Table 3: Convergence errors for and .
Figure 7: (a) Time evolution of for two seconds. (b) for the last five full cycles.
Figure 8: Steady state solution computed with the proposed model for two different integration steps. (a) Voltage across the dc capacitor (). (b) Source current of phase ().
5.2. High Switching Frequency

In practical applications of low power systems, the switching frequency can be up to 100 kHz, but, in this case study, we consider a modulation index of = 165 (9900 Hz); however, the proposed formulation can handle a higher modulation index. For this particular case ( = 165), there are only 89 dominant harmonic components (>1 × 10−3), which hardly represent the 11% of . This consideration reduces almost 90% of the computation effort. Figure 9(a) shows the source current of phase (), Figure 9(b) shows the STATCOM current of phase (), and Figure 9(c) shows the voltage across the dc capacitor (). Please observe that the obtained solution with Simulink and the proposed model are practically overlapped. Simulink requires an integration step of 1 μs and the proposed model requires an integration step of 5.05 μs; according to the Nyquist-Shannon sampling theorem, this is the largest integration step that can be selected.

Figure 9: Comparison between Simulink and the proposed model. (a) The source current of phase (). (b) STATCOM current of phase (). (c) Voltage across the dc capacitor.

Figure 10 shows the periodic steady state waveforms of and for two different integration steps in order to show that the proposed formulation can be used in simulations with the largest integration step. These periodic solutions were computed with a Newton method based on the enhanced numerical differentiation process [1]. Table 4 shows the convergence error of the Newton method for two different integrations steps. This case omits the transient comparison since the conclusions are similar to the first case.

Table 4: Convergence errors for and .
Figure 10: Steady state solution computed with the proposed model for three different integration steps. (a) Voltage across the dc capacitor (). (b) Source current of phase ().

It is important to remark that the Newton method has quadratic convergence since the full system is considered in the solution; therefore, this model is able to trace the stability boundary of power networks including VSC-based components. For example, for this operating condition, the maximum Floquet multiplier is 0.9522, which means stability for the system. On the other hand, if the integral gain of the amplitude modulation ratio, , is changed from 1.6 to 0.32, the maximum Floquet multiplier is 1.0023 and now the system is unstable.

Table 5 shows the convergence error of the enhanced numerical differentiation process for this unstable condition. To verify the instability, a time domain simulation is carried out with Figure 11 shows the time evolution of the voltage across the dc capacitor (a) and the phase portrait of versus (b). From this figure, it is easy to see that the solution is unstable since the phase portrait corresponds to a torus instead of a limit cycle.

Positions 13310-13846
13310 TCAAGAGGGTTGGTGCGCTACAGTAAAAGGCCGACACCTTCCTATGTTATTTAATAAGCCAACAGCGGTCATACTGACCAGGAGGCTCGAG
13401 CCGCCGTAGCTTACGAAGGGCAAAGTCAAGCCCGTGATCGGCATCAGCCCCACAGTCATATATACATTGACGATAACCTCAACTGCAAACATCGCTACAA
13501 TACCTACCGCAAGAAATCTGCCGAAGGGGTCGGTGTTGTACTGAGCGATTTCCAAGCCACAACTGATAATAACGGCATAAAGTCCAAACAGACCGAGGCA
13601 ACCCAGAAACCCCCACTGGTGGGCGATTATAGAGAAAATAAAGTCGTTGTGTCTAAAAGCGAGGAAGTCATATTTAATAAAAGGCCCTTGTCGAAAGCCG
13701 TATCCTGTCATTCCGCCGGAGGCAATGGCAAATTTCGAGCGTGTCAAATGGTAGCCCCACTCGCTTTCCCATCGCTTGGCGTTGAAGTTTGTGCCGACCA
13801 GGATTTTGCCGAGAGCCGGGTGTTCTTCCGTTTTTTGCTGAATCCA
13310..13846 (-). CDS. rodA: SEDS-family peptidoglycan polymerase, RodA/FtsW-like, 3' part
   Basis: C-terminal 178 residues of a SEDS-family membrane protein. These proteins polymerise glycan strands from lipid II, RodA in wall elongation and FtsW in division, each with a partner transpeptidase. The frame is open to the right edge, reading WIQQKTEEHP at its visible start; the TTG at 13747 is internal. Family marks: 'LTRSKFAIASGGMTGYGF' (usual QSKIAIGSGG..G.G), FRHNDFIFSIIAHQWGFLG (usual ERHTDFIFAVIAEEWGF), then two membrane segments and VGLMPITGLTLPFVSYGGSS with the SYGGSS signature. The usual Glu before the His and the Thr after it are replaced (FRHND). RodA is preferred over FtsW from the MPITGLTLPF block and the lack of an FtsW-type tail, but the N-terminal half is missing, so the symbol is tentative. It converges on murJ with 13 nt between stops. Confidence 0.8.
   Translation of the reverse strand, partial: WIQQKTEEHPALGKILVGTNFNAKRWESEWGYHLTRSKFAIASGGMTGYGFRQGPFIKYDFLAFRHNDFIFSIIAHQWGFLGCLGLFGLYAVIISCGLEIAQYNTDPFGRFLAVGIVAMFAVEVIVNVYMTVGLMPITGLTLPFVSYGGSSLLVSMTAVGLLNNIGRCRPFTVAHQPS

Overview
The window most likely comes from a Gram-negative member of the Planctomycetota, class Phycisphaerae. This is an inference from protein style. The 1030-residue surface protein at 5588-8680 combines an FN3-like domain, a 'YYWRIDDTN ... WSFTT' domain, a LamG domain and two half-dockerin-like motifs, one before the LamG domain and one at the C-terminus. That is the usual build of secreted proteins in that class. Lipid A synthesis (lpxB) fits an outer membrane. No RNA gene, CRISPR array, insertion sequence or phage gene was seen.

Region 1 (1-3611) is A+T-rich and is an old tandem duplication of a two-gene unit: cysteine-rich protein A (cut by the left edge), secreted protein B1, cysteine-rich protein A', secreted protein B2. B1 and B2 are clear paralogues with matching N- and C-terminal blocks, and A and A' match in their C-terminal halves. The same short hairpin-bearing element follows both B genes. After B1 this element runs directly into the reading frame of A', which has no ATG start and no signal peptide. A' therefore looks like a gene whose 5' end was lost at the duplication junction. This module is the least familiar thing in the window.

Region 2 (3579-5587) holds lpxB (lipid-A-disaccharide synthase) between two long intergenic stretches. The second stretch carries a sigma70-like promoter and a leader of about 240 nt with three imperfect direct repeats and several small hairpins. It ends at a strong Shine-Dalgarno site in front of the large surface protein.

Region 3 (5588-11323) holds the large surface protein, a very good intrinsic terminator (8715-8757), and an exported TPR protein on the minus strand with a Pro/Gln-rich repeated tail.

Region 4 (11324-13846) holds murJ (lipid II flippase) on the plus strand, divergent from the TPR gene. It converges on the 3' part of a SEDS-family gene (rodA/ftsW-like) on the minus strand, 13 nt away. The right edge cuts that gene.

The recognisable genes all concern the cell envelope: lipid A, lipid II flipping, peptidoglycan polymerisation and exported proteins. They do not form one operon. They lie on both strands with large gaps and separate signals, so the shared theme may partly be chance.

Table 5: Convergence errors for and (unstable condition).
Figure 11: Unstable solution. (a) Time evolution of (b) Portrait of versus .

6. Conclusions

In this research, a comprehensive modeling of the voltage source converter has been presented. The VSC model was developed in terms of the Fourier series. Additionally, analytical and explicit equations for the computation of the switching times have been obtained and, based on these equations, a set of analytical equations for the computation of the complex Fourier series coefficients of the switching functions was developed. The balanced condition and the properties of the Fourier series for equal to odd multiple of three have been exploited in order to compute the three switching functions only with the sixth part of the total switching instants.

Also, the developed model based on the Fourier series representation of the switching functions is suitable for the application of fast time domain methods. In the case of this contribution, a Newton method was applied in order to obtain the periodic steady state solution of a power system in an efficient way. The power system used in the case studies includes nonlinear components with SPWM VSC and with closed-loop control.

In order to prove the benefits of the proposed model, a case study including a STATCOM with a control system has been analyzed. A very important characteristic of the proposed approach has been observed; that is, it is possible to consider only the dominant harmonic components in the solution, which means higher efficiency. For instance, in the second case study, the total harmonic components were 1650; however, only 89 dominant complex Fourier series coefficients were employed in both the transient and the steady state solutions.

In summary, the VSC model developed in this contribution offers the following advantages.(i)This proposal reaches the periodic steady state solution of a power system in an efficient way by using a Newton method.(ii)A system that is typically discontinuous is transformed into a continuous one with all its advantages.(iii)After the transformation, the nonlinear discontinuous system reaches a nonlinear and continuous form including the harmonic information of interest.

Conflict of Interests

The authors declare that there is no conflict of interests regarding the publication of this paper.

Acknowledgments

The authors want to acknowledge the Universidad Autónoma de San Luis Potosí (UASLP) through the Facultad de Ingeniería and the Facultad de Ingeniería Eléctrica of the Universidad Michoacana de San Nicolás de Hidalgo (UMSNH) for the facilities granted to carry out this research. The authors want to thank the project FORDECYT 190966 for the facilities granted to carry out this research.